How do Ed5519 keys work?
There are several different implementations of the Ed25519 signature system, and they each use slightly different key formats. While writing python-ed25519, I wanted to validate it against the upstream known-answer-tests, so I had to figure out how to convert those keys into a format that my code could use.
The best reference is the original paper, which explains everything you need to know to implement the basic algorithm. I currently know of three or four implementations (many of which are on the Ed25519 software page):
- a portable C “reference” version
- a 10x faster AMD64-optimized C/assembly version (in two flavors, with different speed/memory tradeoffs)
- an educational (but unusably slow) pure-python module
- my Python binding to the C reference version
djb’s NaCl library (as of version 20110221) includes an
older copy prototype of the portable C version, in nacl-20110221/crypto_sign/edwards5519sha512batch/ref/ (as far as I can tell, it doesn’t implement quite the same algorithm: it doesn’t include the pubkey in the hash when computing S. UPDATE: djb told me that nacl-20110221′s code is just a prototype, and will be replaced with the real Ed25519 in the next release). The SUPERCOP benchmark suite includes both the portable C and the two AMD64-specific flavors (in supercop-20110704/crypto_sign/ed25519/, under the ref, amd64-51-30k, and amd64-64-24k subdirectories). The pedagogical pure-python implementation is referenced by the ed25519 web page, but since it takes tens of seconds to compute each signature, it’s really only useful for validating the output of other implementations.
My python-ed25519 library provides Python bindings to the portable C version, using code taken from the SUPERCOP suite.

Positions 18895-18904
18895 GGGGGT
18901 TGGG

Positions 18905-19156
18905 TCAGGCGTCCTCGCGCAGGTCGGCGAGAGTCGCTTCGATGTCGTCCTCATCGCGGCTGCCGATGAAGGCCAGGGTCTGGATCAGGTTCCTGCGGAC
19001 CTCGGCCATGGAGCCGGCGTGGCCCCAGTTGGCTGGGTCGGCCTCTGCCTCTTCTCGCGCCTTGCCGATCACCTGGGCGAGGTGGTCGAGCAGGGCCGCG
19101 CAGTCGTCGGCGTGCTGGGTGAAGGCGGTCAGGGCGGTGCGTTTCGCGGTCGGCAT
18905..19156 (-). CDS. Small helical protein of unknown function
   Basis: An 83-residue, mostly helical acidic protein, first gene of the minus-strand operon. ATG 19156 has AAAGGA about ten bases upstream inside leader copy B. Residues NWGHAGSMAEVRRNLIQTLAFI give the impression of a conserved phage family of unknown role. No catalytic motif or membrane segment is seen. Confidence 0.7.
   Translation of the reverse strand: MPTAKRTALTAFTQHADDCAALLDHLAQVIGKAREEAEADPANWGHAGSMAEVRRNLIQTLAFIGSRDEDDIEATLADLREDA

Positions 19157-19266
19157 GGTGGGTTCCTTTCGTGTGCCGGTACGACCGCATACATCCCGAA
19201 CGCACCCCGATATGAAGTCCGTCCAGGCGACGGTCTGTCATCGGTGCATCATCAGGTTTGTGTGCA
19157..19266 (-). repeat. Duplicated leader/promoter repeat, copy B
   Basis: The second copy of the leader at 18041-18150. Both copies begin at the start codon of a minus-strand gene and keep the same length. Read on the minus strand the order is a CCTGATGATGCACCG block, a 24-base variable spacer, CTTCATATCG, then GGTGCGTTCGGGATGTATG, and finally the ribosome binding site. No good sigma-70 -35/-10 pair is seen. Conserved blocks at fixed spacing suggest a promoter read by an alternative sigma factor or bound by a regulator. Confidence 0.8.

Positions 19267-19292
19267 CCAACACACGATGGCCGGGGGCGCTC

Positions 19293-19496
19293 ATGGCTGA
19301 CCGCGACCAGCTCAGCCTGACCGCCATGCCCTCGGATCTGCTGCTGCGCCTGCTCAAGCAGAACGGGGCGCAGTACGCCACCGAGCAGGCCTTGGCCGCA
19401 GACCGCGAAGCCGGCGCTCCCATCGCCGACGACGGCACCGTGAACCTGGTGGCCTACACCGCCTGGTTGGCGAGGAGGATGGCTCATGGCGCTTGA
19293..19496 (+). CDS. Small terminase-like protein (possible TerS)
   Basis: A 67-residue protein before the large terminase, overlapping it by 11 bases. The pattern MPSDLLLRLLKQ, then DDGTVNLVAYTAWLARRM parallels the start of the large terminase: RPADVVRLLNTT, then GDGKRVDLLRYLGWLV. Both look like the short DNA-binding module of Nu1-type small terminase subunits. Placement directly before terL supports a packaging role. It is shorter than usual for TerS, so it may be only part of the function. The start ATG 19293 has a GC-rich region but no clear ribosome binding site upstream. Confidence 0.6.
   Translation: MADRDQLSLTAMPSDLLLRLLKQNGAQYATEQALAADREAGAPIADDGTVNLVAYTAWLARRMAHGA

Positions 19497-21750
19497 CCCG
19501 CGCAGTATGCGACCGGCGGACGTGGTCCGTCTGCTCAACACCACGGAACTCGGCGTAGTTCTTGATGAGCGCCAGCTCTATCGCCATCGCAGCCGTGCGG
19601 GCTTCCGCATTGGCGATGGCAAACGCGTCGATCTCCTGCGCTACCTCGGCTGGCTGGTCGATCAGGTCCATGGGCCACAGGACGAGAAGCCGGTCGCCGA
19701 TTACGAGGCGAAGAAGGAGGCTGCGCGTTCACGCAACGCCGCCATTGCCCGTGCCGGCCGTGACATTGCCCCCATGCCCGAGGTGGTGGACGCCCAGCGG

These different implementations all arrange the keys and signatures slightly differently. NaCl’s goal is to provide safe high-level box/unbox functions, so the only interface it offers will copy the entire message into the output and append a signature to it (not so convenient for building into other protocols). SUPERCOP’s goal is to measure the speed of each operation, so its interface isn’t so convenient for general use either. I’ve tried to give python-ed25519 a good interface for use in other projects.
To remind myself about how these different implementations handle keys, here’s an overview.
Ed25519 keys start life as a 32-byte (256-bit) uniformly random binary seed (e.g. the output of SHA256 on some random input). The seed is then hashed using SHA512, which gets you 64 bytes (512 bits), which is then split into a “left half” (the first 32 bytes) and a “right half”. The left half is massaged into a curve25519 private scalar “a” by setting and clearing a few high/low-order bits. The pubkey is generated by multiplying this secret scalar by “B” (the generator), which yields a 32-byte/256-bit group element “A”.